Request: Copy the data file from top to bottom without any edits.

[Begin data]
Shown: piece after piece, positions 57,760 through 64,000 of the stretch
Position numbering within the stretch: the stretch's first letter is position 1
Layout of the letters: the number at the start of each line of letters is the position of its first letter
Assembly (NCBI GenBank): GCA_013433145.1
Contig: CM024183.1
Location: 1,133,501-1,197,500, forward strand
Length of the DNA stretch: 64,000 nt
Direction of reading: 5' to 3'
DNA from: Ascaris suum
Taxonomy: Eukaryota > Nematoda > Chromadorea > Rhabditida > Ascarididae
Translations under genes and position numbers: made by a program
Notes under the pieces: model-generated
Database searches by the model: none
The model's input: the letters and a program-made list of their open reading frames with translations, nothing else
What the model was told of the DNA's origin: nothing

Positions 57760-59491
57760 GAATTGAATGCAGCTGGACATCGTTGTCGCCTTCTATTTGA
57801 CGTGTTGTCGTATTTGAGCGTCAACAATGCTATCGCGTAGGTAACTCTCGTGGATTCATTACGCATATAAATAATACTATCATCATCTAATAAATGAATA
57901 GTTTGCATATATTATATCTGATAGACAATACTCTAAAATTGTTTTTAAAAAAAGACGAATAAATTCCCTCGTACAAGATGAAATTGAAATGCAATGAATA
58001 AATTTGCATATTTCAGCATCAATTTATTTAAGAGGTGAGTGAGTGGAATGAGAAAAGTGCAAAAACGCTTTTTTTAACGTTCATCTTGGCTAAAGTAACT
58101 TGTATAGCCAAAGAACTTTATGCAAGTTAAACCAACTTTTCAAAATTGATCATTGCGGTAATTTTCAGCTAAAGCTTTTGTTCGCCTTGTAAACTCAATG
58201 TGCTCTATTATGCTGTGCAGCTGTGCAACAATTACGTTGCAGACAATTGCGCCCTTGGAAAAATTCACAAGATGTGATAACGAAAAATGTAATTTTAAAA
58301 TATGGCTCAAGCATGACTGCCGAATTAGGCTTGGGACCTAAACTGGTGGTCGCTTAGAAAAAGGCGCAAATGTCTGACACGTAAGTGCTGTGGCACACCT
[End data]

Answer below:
Shown: piece after piece, positions 57,760 through 64,000 of the stretch
Position numbering within the stretch: the stretch's first letter is position 1
Layout of the letters: the number at the start of each line of letters is the position of its first letter
Assembly (NCBI GenBank): GCA_013433145.1
Contig: CM024183.1
Location: 1,133,501-1,197,500, forward strand
Length of the DNA stretch: 64,000 nt
Direction of reading: 5' to 3'
DNA from: Ascaris suum
Taxonomy: Eukaryota > Nematoda > Chromadorea > Rhabditida > Ascarididae
Translations under genes and position numbers: made by a program
Notes under the pieces: model-generated
Database searches by the model: none
The model's input: the letters and a program-made list of their open reading frames with translations, nothing else
What the model was told of the DNA's origin: nothing

Positions 57760-59491
57760 GAATTGAATGCAGCTGGACATCGTTGTCGCCTTCTATTTGA
57801 CGTGTTGTCGTATTTGAGCGTCAACAATGCTATCGCGTAGGTAACTCTCGTGGATTCATTACGCATATAAATAATACTATCATCATCTAATAAATGAATA
57901 GTTTGCATATATTATATCTGATAGACAATACTCTAAAATTGTTTTTAAAAAAAGACGAATAAATTCCCTCGTACAAGATGAAATTGAAATGCAATGAATA
58001 AATTTGCATATTTCAGCATCAATTTATTTAAGAGGTGAGTGAGTGGAATGAGAAAAGTGCAAAAACGCTTTTTTTAACGTTCATCTTGGCTAAAGTAACT
58101 TGTATAGCCAAAGAACTTTATGCAAGTTAAACCAACTTTTCAAAATTGATCATTGCGGTAATTTTCAGCTAAAGCTTTTGTTCGCCTTGTAAACTCAATG
58201 TGCTCTATTATGCTGTGCAGCTGTGCAACAATTACGTTGCAGACAATTGCGCCCTTGGAAAAATTCACAAGATGTGATAACGAAAAATGTAATTTTAAAA
58301 TATGGCTCAAGCATGACTGCCGAATTAGGCTTGGGACCTAAACTGGTGGTCGCTTAGAAAAAGGCGCAAATGTCTGACACGTAAGTGCTGTGGCACACCT